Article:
Instead of supporting the troops, companies like Halliburton and CACI are racking up huge profits, while hundreds of millions of your tax dollars are being wasted and lives are being risked unnecessarily -- not to mention the abusive interrogations at Abu Ghraib, which were conducted by some of these private contractors. Thanks to their incestuous relationships with politicians and high-ranking Pentagon personnel, these companies were given no-bid contracts, and there was been absolutely no oversight of their activities by Congress.

Listen, then click here to subscribe to these podcasts via iTunes!

Wednesday, November 08, 2006

Beware Presidential Praise

Here's the lesson from the last 16 months of the Bush administration: if the President praises you effusively in public, you should immediately start packing up your desk.

First, to FEMA Director Michael Brown during the Hurricane Katrina cleanup: "Brownie, you're doing a heckuva job!" Days later, Brownie was looking for another job.

Last week, Bush said Donald Rumsfeld was doing a "fantastic job" as Defense Secretary. Today, he's being pushed out (in another brilliantly time Karl Rove move to grab the headlines away from the Democrats' election victories).

If I worked in the White House, I'd worry anytime the President said anything positive to me. "Hey, Harris, nice job on that report!" Gulp -- better update the resume!

Exception: when Bush "appreciates" your "hard work." This is just standard stuff he throws off all the time. In fact, he even "appreciated" the Democrats today.

Tuesday, November 07, 2006

The Worst Song Ever

The results are in from the annual Election Day voting, and once again my listeners have chosen THE WORST SONG EVER.

The winners, and those that preceded them...

THE WORST SONG EVER 2006
#1) Captain & Tenille "Muskrat Love"
#2) Tiny Tim "Tiptoe Through The Tulips"
#3) Maria Muldaur "Midnight At The Oasis"

THE WORST SONG EVER 2004
#1) Billy Ray Cyrus "Achy Breaky Heart"
#2) Tiny Tim "Tiptoe Through The Tulips"
#3) Melanie "Brand New Key"

THE WORST SONG EVER 2003
#1) Morris Albert "Feelings"
#2) Led Zeppelin "Stairway to Heaven"
#3) Bo Donaldson & The Heywoods "Billy Don't Be A Hero"

THE WORST SONG EVER 2002
#1) White Stripes "Little Room"
#2) Ween "Push The Little Daisies"
#3) Los Del Rio "Macarena"

THE WORST SONG EVER 2001
#1) Richard Harris "Macarthur Park"
#2) Ween "Push The Little Daisies"
#3) Paul Anka "You're Having My Baby"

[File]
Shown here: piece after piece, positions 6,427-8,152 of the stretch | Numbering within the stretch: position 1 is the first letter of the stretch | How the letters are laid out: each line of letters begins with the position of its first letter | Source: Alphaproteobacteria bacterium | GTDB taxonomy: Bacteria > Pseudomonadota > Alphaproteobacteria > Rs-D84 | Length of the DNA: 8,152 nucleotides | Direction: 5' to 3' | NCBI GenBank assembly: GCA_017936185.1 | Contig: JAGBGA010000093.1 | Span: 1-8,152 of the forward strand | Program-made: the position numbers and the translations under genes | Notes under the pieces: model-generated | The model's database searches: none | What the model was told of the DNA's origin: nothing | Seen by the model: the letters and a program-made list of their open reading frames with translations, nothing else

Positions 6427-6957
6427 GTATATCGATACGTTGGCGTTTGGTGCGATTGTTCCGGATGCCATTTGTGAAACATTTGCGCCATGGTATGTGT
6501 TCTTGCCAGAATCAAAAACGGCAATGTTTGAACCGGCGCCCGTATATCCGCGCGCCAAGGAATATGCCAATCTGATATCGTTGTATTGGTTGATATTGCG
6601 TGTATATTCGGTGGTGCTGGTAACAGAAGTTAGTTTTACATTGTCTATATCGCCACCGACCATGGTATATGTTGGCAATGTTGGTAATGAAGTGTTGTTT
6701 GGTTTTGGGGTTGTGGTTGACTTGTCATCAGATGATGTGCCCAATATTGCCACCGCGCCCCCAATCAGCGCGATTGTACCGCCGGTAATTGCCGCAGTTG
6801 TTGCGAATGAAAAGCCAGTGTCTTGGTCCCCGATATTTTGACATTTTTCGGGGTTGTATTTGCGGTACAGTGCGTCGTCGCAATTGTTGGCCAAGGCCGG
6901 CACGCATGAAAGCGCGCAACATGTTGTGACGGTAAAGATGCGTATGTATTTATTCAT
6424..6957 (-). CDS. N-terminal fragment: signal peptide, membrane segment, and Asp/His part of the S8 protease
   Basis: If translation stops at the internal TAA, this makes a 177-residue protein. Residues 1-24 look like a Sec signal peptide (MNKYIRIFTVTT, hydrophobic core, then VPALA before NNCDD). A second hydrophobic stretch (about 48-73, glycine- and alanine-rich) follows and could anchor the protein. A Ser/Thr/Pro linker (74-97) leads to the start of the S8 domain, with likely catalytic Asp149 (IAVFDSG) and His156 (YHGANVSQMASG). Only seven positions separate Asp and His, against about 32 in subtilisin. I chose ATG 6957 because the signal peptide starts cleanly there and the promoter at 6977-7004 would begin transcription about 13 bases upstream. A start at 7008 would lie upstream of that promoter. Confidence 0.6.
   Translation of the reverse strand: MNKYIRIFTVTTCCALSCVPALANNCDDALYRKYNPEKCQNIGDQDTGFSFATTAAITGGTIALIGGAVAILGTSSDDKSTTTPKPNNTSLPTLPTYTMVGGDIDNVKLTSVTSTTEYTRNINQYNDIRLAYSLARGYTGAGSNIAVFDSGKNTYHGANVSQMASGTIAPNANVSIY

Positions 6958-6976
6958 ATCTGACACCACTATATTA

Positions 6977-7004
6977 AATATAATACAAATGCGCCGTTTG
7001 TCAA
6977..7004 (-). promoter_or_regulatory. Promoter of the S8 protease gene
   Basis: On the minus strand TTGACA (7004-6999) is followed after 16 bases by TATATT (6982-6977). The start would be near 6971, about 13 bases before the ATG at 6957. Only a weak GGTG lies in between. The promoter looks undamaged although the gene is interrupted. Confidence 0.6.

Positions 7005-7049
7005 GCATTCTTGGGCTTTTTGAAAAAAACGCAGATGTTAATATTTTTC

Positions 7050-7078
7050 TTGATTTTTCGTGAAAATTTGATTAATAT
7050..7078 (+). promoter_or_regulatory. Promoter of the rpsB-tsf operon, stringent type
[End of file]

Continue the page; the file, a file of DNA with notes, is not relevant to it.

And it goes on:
THE WORST SONG EVER 2000
#1) Captain & Tennille "Muskrat Love"
#2) Morris Albert "Feelings"
#3) Vanilla Ice "Ice Ice Baby"

THE WORST SONG EVER 1999
#1) Morris Albert "Feelings"
#2) Debby Boone "You Light Up My Life"
#3) Paul Anka "You're Having My Baby"

Monday, November 06, 2006

Bob Greene Returns


Bob Greene was back on my show today to talk about his book, "And You Know You Should Be Glad," one of the best books I've ever read about friendships, particularly those that last a lifetime. We had a long discussion about it when the book was published in May, so today we talked about the response he's had from readers and the friends he wrote about. I also had Bob tell a wonderful story about how he and his friend Jack, at age 12, made calls to sports stars like Jerry Lucas and Jack Nicklaus and interviewed them for their junior high newspaper.

Listen, then click here to subscribe to these podcasts via iTunes!

Hacking Democracy

Just watched a fantastic documentary on HBO, "Hacking Democracy." It's about how the electronic voting machines that have been used for the last several years are not secure, how vote totals can easily be manipulated, and how companies like Diebold -- with multi-million dollar contracts -- are not doing their job in making sure that our votes, the most essential part of democracy, are tabulated correctly.

"Hacking Democracy" will make you think twice about that touch-screen or optical scanner you think is registering your vote -- particularly after you see the Hursti Hack, in which a Finnish computer expert manages to change votes right under the watchful eye of one Florida elections supervisor, by changing the code on one of the Diebold memory cards used in the machine.

The documentary is based on the work of Bev Harris, who started the grassroots organization BlackBoxVoting.org after finding discrepancies in both local and national elections -- and complaints from both Republican and Democratic candidates and supporters. With so many of these machines about to be used again, Bev was on my show this afternoon to talk about whether these security holes have been plugged, or we're in for another round of problems.

Listen, then click here to subscribe to these podcasts via iTunes!

Sunday, November 05, 2006

Fired For Flipping Off Bush

Lots of reaction on Friday's show to the school bus driver who was fired after flipping off President Bush.

He was in Washington state doing a fundraiser for Congressman Dave Reichert. When their motorcade went by several school buses on a highway ramp, several students waved, but the bus driver gave the finger. Apparently, Reichert saw it and contacted the school district, which decided this was inappropriate behavior, and fired the driver. Her union has filed a grievance on her behalf, but the district says she has a bad track record and this was the last straw.